Coming up:

  • The Portland Utility Board will hear an update on the project Oct. 1.
  • A Site Advisory Group, consisting of project site neighbors and stakeholders, will begin meeting Oct. 3.
  • Feedback from these groups and the community will be shared with City Council. The City Council is expected to provide the bureau direction on the project in November..

About this project

The Bull Run Filtration Project will remove Cryptosporidium and other contaminants from the Bull Run water supply, producing cleaner, safer water for the one million people who use our water now and for future generations. The project is required by the federal Safe Drinking Water Act and must be completed by September 30, 2027, per a bilateral compliance agreement with the Oregon Health Authority.

To learn more, visit portlandoregon.gov/water/filtration.

Join the Bull Run Treatment Projects email list to stay engaged at portlandoregon.gov/water/BRTPemailnews

Competition in the Bull Run: The Spotted Owl’s Struggle and the Story Behind It

Barred and spotted owls are in an unequal match-up. They vie for the same land, food, and nesting habitat to raise their young. And the invasive barred owls are winning, thanks to a few important advantages.

Adult male spotted owl near at its nest site in April 2019.

There’s a competition underway in the Bull Run Watershed.

Barred and spotted owls are in an unequal match-up. They vie for the same land, food, and nesting habitat to raise their young. And the invasive barred owls are winning, thanks to a few important advantages.

Spotted owls: A Pacific Northwest native

Spotted owls were common in our region’s formerly abundant old-growth habitat, free from the competition posed by barred owls. Historically, dozens of pairs of spotted owls called the Bull Run Watershed home.

And then the barred owl arrived.

A competitor arrives


Barred owl migration patterns. Courtesy National Audubon Society

Prior to expanding their range, barred owls were confined to the eastern United States. But around 100 years ago they began expanding northward into eastern Canada, then turned west, then south, expanding from Canada into Washington State and then into Oregon and California. By the 1980s, barred owls were being found in the Bull Run.

Barred owls are formidable competitors. They have the advantage of using all forest types, unlike the spotted owl, which strongly prefers old-growth forest, especially for nesting. Barred owls are also aggressive and will physically attack spotted owls, which drives spotted owls into seclusion.

Today, barred owls are probably the single biggest threat to spotted owl persistence in the Bull Run.

“We don’t know how many spotted owls currently occupy the Bull Run,” says John Deshler, Water Bureau wildlife biologist, “But no owl researcher would refute that it is fewer than were historically there.”

A small success


Two young spotted owls on their nest tree in the South Fork Bull Run basin in June 2019.


A recently fledged spotted owl on the forest floor close to its nest tree near Reservoir 2 in the Bull Run Watershed. Photo taken in June 2019.

Spotted owls are now found only in the best old-growth habitats in increasingly isolated refuges, where they continue to compete with barred owls that also occupy these premium habitats.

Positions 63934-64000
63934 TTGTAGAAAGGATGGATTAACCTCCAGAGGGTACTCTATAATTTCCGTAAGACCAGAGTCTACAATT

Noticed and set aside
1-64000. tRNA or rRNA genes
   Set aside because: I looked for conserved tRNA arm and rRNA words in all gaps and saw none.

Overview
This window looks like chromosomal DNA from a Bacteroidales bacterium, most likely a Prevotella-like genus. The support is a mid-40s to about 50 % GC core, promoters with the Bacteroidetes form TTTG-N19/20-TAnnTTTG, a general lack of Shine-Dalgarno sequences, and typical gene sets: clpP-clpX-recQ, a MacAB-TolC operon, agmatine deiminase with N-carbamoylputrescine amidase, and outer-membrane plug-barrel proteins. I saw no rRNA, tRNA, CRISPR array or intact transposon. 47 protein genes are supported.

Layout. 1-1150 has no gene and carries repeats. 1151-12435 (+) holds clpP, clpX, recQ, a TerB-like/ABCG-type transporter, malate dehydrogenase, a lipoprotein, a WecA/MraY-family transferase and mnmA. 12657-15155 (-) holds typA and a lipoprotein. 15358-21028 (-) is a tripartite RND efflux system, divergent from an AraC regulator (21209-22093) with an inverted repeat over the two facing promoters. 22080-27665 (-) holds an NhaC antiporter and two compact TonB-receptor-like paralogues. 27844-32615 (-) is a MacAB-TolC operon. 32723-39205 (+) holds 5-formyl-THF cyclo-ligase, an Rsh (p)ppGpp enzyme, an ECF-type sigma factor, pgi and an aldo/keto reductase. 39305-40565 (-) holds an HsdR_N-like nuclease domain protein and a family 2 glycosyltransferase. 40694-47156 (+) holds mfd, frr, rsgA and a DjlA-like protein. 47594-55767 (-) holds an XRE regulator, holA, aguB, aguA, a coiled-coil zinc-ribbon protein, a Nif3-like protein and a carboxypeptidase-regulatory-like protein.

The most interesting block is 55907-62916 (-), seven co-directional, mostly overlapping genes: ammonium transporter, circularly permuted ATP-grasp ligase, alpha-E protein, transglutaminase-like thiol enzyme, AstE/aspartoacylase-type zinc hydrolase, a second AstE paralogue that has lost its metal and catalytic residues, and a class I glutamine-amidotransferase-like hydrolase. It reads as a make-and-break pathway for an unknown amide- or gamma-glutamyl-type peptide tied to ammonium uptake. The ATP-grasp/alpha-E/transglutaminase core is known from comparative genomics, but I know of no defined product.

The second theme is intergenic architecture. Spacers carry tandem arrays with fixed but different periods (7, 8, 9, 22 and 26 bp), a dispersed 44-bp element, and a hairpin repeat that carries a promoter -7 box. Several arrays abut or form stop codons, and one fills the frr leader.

But there have been recent successes for spotted owls in Bull Run.

Surveys in a few areas of the Bull Run, associated with road improvement projects, located two spotted owl pairs and two other territorial males in 2019. Those two pairs nested successfully, producing three owlets among them.

But the time for celebration hasn’t arrived just yet. The future of spotted owls in Bull Run remains uncertain.

“Even though spotted owls can sometimes breed successfully in the Bull Run, it is unknown whether their offspring can compete with barred owls and establish their own territories,” says Deshler.

Protecting the Bull Run Watershed

The Bull Run Watershed is the primary drinking water source for the City of Portland. Responsible management, stewardship, and protection of the Bull Run and the wildlife that live there are vital to ensuring the safety and abundance of our region’s drinking water.

Learn more about how protecting and caring for the Bull Run Watershed supports our mission of serving excellent water every minute of every day.

Help Us Plan 50 More Years of Fresh, Clean, Abundant Water

What’s important to you and what concerns you when it comes to our water supply?

Take the 10-Minute Survey

Tell us what’s important to you and what concerns you when it comes to our water supply. The survey will close on Oct. 20.

After you complete the survey, you will be automatically entered for the chance to win a preparedness item, such as a water storage container or portable water filter straw.

Take the survey button

Thanks to excellent planning decades ago, Portland’s water system has plenty of fresh, clean water for everyone. And we aren’t taking it for granted.

We’re planning to ensure the City’s water remains safe and abundant for generations to come, even as demands change and new challenges arise. It’s an effort we call the System Supply Master Plan, or SSMP.

The SSMP will help us keep our water system prepared and adaptable to future changes. This means that we need to understand that uncertainties in the future may affect our decisions about how we manage and invest in our water supply. 

Here are some of the uncertainties we are considering:

  • Supply may be affected by climate change or natural disasters like fires, floods, droughts, and earthquakes.
  • Demands may rise or fall, depending on population and the types of businesses in our communities.
  • Water quality changes or new regulations may create new treatment needs.
  • Cost of service may be impacted by regional or national economic factors that limit how much we can afford to invest in our water supply.

An early step in our planning is to measure how well our decision-making values align with the community we serve.

We’re doing this through an online survey where you tell us what’s important to you and what concerns you when it comes to our water supply.

What’s Next

Our next step after that survey is to put those decision-making values to work.

We’ll use these values to evaluate a range of solutions to address potential future challenges.

We’ll share our roadmap with you in the summer of 2020.

Questions?

For questions about the Supply System Master Plan or this survey, contact Cindi Lombard, PE, at (503) 823-5555 or Cindi.Lombard@portlandoregon.gov.